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PLoS One. 2014 Apr 2;9(4):e92205. doi: 10.1371/journal.pone.0092205. eCollection 2014.

Impact of pay for performance on prescribing of long-acting reversible contraception in primary care: an interrupted time series study.

Author information

1
Department of Primary Care and Public Health, School of Public Health, Imperial College London, United Kingdom.

Abstract

BACKGROUND:

The aim of this study was to evaluate the impact of Quality and Outcomes Framework (QOF), a major pay-for-performance programme in the United Kingdom, on prescribing of long-acting reversible contraceptives (LARC) in primary care.

METHODS:

Negative binomial interrupted time series analysis using practice level prescribing data from April 2007 to March 2012. The main outcome measure was the prescribing rate of long-acting reversible contraceptives (LARC), including hormonal and non hormonal intrauterine devices and systems (IUDs and IUSs), injectable contraceptives and hormonal implants.

RESULTS:

Prescribing rates of Long-Acting Reversible Contraception (LARC) were stable before the introduction of contraceptive targets to the QOF and increased afterwards by 4% annually (rate ratios  = 1.04, 95% CI = 1.03, 1.06). The increase in LARC prescribing was mainly driven by increases in injectables (increased by 6% annually), which was the most commonly prescribed LARC method. Of other types of LARC, the QOF indicator was associated with a step increase of 20% in implant prescribing (RR =  1.20, 95% CI =  1.09, 1.32). This change is equivalent to an additional 110 thousand women being prescribed with LARC had QOF points not been introduced.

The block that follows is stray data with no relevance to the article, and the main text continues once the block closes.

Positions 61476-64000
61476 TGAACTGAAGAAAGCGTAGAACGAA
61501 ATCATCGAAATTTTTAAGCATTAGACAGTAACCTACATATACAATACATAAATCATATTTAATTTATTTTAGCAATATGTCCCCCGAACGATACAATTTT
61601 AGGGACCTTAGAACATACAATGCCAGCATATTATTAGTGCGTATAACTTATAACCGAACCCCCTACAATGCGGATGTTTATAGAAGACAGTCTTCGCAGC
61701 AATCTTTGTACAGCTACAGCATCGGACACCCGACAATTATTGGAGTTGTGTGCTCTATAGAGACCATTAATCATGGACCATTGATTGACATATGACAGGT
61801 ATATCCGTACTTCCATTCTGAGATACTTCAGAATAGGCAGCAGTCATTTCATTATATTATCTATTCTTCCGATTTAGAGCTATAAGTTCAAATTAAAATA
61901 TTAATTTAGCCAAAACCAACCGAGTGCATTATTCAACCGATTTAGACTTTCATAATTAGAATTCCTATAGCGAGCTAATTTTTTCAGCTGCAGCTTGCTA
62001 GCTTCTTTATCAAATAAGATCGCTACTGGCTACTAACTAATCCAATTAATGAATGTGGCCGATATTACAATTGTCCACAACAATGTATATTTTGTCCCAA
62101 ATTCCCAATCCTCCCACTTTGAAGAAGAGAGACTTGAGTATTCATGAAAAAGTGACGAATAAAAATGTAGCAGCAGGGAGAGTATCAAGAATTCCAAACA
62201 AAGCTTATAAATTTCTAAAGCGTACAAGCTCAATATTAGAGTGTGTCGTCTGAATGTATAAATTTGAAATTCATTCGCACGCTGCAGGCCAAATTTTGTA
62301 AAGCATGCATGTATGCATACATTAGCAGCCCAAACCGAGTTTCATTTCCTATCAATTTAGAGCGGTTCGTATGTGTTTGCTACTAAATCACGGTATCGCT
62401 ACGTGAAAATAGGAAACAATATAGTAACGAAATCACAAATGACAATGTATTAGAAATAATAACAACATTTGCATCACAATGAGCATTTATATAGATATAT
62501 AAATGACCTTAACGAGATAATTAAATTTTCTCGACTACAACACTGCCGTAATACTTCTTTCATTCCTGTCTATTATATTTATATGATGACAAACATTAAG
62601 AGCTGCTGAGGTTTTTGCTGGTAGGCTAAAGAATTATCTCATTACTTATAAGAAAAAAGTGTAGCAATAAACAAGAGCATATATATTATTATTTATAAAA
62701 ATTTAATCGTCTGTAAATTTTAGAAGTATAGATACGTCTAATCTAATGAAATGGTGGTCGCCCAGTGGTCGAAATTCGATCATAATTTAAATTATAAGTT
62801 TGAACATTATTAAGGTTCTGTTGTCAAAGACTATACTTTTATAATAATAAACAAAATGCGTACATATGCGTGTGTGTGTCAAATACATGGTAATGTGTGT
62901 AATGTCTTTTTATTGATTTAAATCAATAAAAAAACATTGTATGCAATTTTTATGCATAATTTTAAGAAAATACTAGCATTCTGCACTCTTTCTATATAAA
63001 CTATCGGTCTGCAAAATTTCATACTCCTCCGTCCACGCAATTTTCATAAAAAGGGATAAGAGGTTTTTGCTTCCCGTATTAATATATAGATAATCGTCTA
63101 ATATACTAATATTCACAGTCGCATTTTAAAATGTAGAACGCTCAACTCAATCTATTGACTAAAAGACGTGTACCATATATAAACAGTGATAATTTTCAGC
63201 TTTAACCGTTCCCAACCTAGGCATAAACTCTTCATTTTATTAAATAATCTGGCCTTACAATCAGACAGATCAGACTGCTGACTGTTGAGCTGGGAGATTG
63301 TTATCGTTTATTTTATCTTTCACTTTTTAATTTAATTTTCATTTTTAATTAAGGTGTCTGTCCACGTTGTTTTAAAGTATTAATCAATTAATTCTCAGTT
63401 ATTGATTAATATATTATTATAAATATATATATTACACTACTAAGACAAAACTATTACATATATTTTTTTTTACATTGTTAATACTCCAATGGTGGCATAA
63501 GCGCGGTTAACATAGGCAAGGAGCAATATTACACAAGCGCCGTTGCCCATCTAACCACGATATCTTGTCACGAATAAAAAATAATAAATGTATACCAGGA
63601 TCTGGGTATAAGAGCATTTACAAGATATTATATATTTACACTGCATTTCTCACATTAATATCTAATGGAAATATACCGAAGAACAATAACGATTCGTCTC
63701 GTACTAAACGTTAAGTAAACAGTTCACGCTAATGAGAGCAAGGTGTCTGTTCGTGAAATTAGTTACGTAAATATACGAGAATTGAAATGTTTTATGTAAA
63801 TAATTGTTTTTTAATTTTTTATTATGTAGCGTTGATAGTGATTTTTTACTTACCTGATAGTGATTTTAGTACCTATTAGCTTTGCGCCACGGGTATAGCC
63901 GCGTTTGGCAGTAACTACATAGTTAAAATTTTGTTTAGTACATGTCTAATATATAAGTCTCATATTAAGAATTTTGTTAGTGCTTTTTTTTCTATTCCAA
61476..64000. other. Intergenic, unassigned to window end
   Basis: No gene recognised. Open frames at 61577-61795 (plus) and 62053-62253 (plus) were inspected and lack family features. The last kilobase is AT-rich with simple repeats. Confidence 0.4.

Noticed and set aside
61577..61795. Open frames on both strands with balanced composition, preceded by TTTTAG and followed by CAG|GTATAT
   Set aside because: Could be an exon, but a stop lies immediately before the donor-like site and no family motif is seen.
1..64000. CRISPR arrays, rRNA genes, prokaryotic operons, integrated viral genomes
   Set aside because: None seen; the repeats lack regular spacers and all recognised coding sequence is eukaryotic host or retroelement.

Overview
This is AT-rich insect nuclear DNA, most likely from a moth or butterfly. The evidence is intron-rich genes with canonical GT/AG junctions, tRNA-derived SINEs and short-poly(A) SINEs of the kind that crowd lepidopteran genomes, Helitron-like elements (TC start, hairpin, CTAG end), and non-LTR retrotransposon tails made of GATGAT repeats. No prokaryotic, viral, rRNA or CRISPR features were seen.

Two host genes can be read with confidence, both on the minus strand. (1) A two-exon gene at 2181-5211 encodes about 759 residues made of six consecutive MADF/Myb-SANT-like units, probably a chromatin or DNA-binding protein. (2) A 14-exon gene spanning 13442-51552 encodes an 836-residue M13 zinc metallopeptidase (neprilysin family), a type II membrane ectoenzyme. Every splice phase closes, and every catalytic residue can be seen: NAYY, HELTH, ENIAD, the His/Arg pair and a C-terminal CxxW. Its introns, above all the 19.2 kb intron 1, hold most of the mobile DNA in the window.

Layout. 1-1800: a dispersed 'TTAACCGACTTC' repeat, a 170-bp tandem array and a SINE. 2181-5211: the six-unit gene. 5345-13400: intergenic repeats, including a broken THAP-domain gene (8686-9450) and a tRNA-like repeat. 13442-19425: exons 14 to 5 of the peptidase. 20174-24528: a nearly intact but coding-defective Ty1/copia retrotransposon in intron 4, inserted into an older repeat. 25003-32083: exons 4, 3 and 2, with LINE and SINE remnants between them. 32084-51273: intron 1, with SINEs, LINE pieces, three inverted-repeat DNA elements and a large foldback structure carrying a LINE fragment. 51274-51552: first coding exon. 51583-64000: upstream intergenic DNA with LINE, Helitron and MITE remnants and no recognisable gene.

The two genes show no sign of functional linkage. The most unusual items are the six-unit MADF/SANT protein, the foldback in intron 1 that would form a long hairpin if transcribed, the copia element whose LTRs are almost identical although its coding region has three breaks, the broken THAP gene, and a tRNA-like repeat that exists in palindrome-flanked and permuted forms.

CONCLUSIONS:

Pay for performance incentives for contraceptive counselling in primary care with women seeking contraceptive advice has increased uptake of LARC methods.

PMID:
24694949
PMCID:
PMC3973652
DOI:
10.1371/journal.pone.0092205
[Indexed for MEDLINE]
Free PMC Article

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